Marijuana Math: Figuring Potency by Fill Weight

Figuring potency based in a complicated formula for something like an infused topical or edible can be daunting. Often there are several different ingredients with different densities that make the calculations difficult and confusing. There’s a much easier way: Fill Weight.

The Fill Weight is the actual weight of the product. For topicals that would be the weight of the product in the container. For a cookie that would be the weight of a single cookie.

To find the weight in a container simply weigh the container empty, fill it with a known amount of product, and weigh it again. Subtract the weight of the empty container from the weight of the filled container and you have the fill weight. Pretty simple, huh? As long as you put the same weight of product in each container, your potency should be the same each item.

Here’s an example:

An empty 60ml jar weighs 5 grams. The total weight of a filled 60ml jar is 45 grams. Subtract 5 from 45 to get the fill weight: 40 grams. That means the weight of the product inside the jar is 40 grams.

Let’s say the product tested at 2.0% CBD.
First, convert grams to milligrams. 40 grams = 40,000mg
Multiply milligrams by percentage. 40,000 X 2.0% = 800
There’s 800mg of CBD in the 60ml (40g) jar of product.

Here’s another example:

A cookie weighs 4 grams and tests at 0.15% CBD
4 grams = 4,000mg
4000 X 0.15% = 6
The whole cookie has 6mg of CBD.

So how much does your product weigh?

That’s not always an easy answer, at least not if you’re in the United States. Unlike most of the world, the U.S. uses the imperial system of weights and measures rather than the metric system. Where this gets in the way (or weigh) is when an ounce isn’t really an ounce.

The imperial system uses “ounce” to indicate both weight and volume. But a one-ounce jar of lead doesn’t weigh the same as a one-ounce jar of water, and ten ounces of feathers will take up more space (volume) than ten ounces of water, so you have to know what you’re talking about.

The weight of a tincture in a one-ounce bottle will vary depending on its formula. This gets particularly complicated when it comes to topicals where ingredients are often whipped together with air taking up space without adding weight.

We work in the metric system, and if you’re producing a cannabis product, you should too. It’s so much easier to keep weight and volume straight during formulation when you’re talking milligrams and milliliters.

If you need to convert ounces to milligrams, there are some great calculators online that make it easy.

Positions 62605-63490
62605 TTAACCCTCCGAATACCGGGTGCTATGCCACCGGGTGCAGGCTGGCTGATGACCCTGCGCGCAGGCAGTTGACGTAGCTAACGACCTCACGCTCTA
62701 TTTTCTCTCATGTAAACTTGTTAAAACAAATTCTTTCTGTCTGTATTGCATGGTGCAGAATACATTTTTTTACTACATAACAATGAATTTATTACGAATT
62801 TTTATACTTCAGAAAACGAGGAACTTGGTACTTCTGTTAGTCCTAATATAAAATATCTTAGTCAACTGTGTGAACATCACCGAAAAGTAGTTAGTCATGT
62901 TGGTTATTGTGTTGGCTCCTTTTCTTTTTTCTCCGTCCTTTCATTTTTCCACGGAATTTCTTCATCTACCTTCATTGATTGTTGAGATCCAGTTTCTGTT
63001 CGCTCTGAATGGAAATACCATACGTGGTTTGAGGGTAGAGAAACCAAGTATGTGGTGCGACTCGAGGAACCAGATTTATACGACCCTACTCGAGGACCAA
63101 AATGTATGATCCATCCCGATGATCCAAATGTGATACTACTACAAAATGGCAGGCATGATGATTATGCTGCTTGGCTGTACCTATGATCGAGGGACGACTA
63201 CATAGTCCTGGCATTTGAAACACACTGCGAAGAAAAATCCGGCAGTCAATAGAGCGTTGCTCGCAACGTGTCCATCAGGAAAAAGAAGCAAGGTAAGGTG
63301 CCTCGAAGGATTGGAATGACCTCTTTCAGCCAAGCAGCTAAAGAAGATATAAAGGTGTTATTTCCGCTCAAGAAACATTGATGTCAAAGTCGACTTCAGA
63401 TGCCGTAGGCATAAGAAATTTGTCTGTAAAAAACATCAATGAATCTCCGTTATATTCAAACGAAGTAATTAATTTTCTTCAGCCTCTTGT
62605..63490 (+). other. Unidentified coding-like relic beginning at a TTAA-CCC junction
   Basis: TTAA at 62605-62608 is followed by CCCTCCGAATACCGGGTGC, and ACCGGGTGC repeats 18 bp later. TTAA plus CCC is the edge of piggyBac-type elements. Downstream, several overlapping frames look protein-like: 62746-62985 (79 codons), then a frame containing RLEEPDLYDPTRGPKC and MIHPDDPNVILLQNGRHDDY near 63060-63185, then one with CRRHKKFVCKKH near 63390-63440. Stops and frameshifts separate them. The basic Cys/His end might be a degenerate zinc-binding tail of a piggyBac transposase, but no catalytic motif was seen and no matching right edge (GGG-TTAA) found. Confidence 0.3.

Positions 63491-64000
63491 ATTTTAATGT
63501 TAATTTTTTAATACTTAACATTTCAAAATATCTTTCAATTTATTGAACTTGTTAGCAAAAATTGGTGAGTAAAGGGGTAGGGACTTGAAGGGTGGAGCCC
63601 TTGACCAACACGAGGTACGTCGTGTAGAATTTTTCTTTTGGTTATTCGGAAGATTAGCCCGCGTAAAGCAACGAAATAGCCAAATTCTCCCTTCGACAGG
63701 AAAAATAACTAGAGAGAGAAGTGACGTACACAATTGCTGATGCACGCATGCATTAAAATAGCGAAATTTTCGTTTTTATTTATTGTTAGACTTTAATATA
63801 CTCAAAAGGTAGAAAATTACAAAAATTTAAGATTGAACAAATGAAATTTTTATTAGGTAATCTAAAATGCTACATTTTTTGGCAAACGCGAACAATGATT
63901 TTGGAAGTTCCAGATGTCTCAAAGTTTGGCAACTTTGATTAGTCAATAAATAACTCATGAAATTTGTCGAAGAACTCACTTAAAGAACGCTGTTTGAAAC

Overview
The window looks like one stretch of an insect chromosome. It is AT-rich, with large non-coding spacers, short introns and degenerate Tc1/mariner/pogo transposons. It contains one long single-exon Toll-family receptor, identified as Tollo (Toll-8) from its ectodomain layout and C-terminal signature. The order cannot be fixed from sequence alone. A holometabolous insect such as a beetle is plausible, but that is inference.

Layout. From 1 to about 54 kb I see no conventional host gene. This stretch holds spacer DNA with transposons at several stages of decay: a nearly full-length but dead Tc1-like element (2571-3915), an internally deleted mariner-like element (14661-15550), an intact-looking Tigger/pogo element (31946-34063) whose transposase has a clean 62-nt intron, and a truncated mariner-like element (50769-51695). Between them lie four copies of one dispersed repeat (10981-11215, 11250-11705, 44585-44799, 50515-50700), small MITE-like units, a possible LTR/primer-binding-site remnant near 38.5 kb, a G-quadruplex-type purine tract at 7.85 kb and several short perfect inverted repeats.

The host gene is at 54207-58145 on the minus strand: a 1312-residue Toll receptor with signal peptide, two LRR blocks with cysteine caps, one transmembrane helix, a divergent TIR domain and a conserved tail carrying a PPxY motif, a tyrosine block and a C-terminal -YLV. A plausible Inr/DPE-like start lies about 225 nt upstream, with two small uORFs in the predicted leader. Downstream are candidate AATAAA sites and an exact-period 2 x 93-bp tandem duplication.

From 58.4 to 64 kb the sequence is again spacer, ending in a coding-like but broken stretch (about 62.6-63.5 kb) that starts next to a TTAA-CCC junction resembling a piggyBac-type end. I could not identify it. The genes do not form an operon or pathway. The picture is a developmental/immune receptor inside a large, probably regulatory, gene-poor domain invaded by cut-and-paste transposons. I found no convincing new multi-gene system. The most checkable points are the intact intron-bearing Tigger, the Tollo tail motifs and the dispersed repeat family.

Get a good scale

The real trick is having an accurate metric scale that measures in milligrams (.001 gram). The accuracy of your scale can really skew your results. If you want us to figure your Fill Weight, simply send an empty jar along with the full jar to be tested and we’ll weigh, compare and make the calculations for you.

Now you know how to figure potency by Fill Weight. Pretty simple and pretty useful.

Go forth and formulate good products. And remember to get them tested at The Good Lab.

Potency testing: GC vs. LC

Alex-Edwards-at-LP-Analytical-3At The Good Lab, we use High-performance liquid chromatography (HPLC) for potency testing. Why is that important? Here’s a great explanation of the difference between gas chromatography (GC) and liquid chromatography (LC) from Lift Cannabis News Magazine (Canada).

Potency Testing

Marijuana is a complex matrix. Like many natural products it contains thousands of compounds, many of which have yet to be discovered or understood. Separating out the THC and CBD from the diverse soup of compounds contained in your marijuana is essentially like looking for a few needles in a big haystack.

Chromatography is the chemist’s way of sorting out that haystack. In the cannabis world, potency is tested by liquid chromatography or gas chromatography. Although there are some promising techniques for testing potency using spectroscopy instead of chromatography, chromatography is currently the industry standard method used in Cannabis testing labs from Colorado to Uruguay.

How it works

To get an understanding of how chromatography works and what the “liquid” and “gas” terminologies mean, one first needs to look at the “column”. This is where the separation occurs in both liquid and gas chromatography.

A column is basically a tube that contains a chemical phase or material (the stationary phase) and a “mobile phase” which is what keeps everything moving through the column (this is where the “liquid” and “gas” part comes in). In gas chromatography the mobile phase is a gas (an inert gas like helium, hydrogen or nitrogen) and in liquid chromatography the mobile phase is a liquid (like methanol, acetonitrile and water).